Better Memories


lynette3_icon.gif mateo_icon.gif

Scene Title Better Memories
Synopsis In light of having seen some of Mateo's memories, Lynette wants to learn about the better one— as well as offer him new ones for the future.
Date April 3, 2018

Benchmark: Ruiz Family Suite

The Ruiz Family apartment is a welcoming one. The morning sun hits the corner windows of the main room, giving the apartment a warm glow even through the curtains. A couch and coffee table sit opposite an entertainment system that was a bit of a splurge. But with the collection of movies, music, and games that sit there, it was a good choice for them. Nearby, there is a pair of guitar stands, one of them quite small, where Mateo's guitar and his charango live when they're not in use.

The walls hold a gallery-style grouping of framed pictures. At the center is a panoramic of a beach in Mexico that is, quite frankly, gorgeous. But it also includes a photo from Lynette and Mateo's wedding day, Silvia covered in paint and laughing, the three of them squished together and laughing. And such things to showcase a happy family.

Silvia's artwork is sprinkled around the room as well, enough to show that her parents are proud of her talent and hard work, but not quite enough to be totally embarrassing. It's a delicate balance.

Off the living room, a hallway leads to the family's bedrooms while the other direction opens into a small kitchen.

Home is often the best place to be after a hard day. And this even was that. Hard. Lynette's been quiet on the way here, letting Mateo process while she held onto him. To anchor him. But inside the apartment, she lets go of him for the first time since they left Kaylee and Des to pull her jacket off. That and her clutch are tossed onto the couch unceremoniously.

"Do you want some coffee?" she asks gently, her words a whisper like she worries about interrupting his thoughts. She turns back to him, her head tilted a little. Whatever she feels about the trip through his false memories (and his real ones), isn't what she's worried about right now. Just him. Even if she doesn't ask directly just yet, she's more comfortable doing so here, where the evidence of their life together can maybe help him feel like there's something solid in his life after all.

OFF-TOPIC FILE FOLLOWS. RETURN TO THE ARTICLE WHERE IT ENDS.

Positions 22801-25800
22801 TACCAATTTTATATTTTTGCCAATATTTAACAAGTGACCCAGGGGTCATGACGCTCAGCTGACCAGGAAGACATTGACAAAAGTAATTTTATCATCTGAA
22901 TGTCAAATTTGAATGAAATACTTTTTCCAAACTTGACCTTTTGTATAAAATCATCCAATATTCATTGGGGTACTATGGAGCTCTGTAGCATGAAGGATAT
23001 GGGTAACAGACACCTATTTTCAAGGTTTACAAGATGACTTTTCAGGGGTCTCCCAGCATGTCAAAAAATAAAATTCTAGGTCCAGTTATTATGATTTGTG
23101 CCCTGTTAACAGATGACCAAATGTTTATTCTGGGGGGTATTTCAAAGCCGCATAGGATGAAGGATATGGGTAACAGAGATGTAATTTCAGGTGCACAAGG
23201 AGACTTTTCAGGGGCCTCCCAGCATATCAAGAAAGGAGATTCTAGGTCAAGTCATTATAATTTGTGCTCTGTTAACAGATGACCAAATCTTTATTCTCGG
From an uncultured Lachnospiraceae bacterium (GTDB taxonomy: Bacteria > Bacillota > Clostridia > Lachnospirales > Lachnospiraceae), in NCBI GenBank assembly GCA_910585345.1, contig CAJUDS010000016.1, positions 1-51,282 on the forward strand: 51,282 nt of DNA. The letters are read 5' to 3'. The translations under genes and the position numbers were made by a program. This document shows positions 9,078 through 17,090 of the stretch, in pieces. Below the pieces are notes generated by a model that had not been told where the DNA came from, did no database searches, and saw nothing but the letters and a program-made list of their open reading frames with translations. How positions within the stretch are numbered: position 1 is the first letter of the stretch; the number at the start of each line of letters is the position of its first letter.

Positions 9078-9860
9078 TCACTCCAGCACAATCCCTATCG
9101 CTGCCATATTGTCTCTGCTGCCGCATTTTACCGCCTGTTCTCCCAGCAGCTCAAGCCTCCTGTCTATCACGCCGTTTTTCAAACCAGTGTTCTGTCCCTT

While he's sure that Des probably had wanted to talk to him afterward, Mateo had shook his head and said he would talk to her later— And he would. He could see it in her eyes. She knew. He wasn't sure if she had looked at him differently, but he needed time to process. Time to… deal with what he'd learned. It wasn't that he was going to go comatose, or anything, though.

Somehow he knew the maze would still be there, always be there, keeping him from thinking too hard, even if parts of it had been chipped away. Maybe it would always be there. "No… not— I'd ask if you had any tequila, but…" he trails off. It had not quite been a joke.

He runs hands through his hair as he sits down on the couch, looking toward Silvia's room. They gave the teenager a lot of freedom, something he now realized he had not actually had…

"Actually, yeah, coffee. Strong." Since he can't go tequila, he'll just take his coffee extra strong.

The joke, even if it wasn't totally one, gets a more sympathetic look from Lynette and a soft smile. She watches him move to the couch, then comes over to rest her hand on his cheek while she leans in to press a kiss to his forehead. "If I had any, it would be all yours," she says, her own joke just barely there as well. There's a sentiment under the words that has little to do with alcohol.

When he agrees to the coffee, though, she steps away again to go get it started. Nothing fancy this time, just a coffee maker and a lot of grounds. That helps her be able to come back out to him sooner, too. Taking the spot next to him on the couch, she slides a hand onto his leg and looks over at him. "If you want to talk, I'm here."

What they'd learned, about him had been a lot to process. It did make him think about his mother in a completely different way, but that didn't matter as much right them. Mateo had already doubted their life together, even the good times— now he doubted everything. "It's bothersome that I never actually went to university— I mean I have the memories, the education, but— I guess we know why we couldn't find records of my degree or my past work when we'd looked." He'd dismissed it as Argentina falling into total chaos, which it had. But as far as they could easily find he hadn't existed until he started to file for their marriage liscence and citizenship. If she hadn't had her former Ferry resources…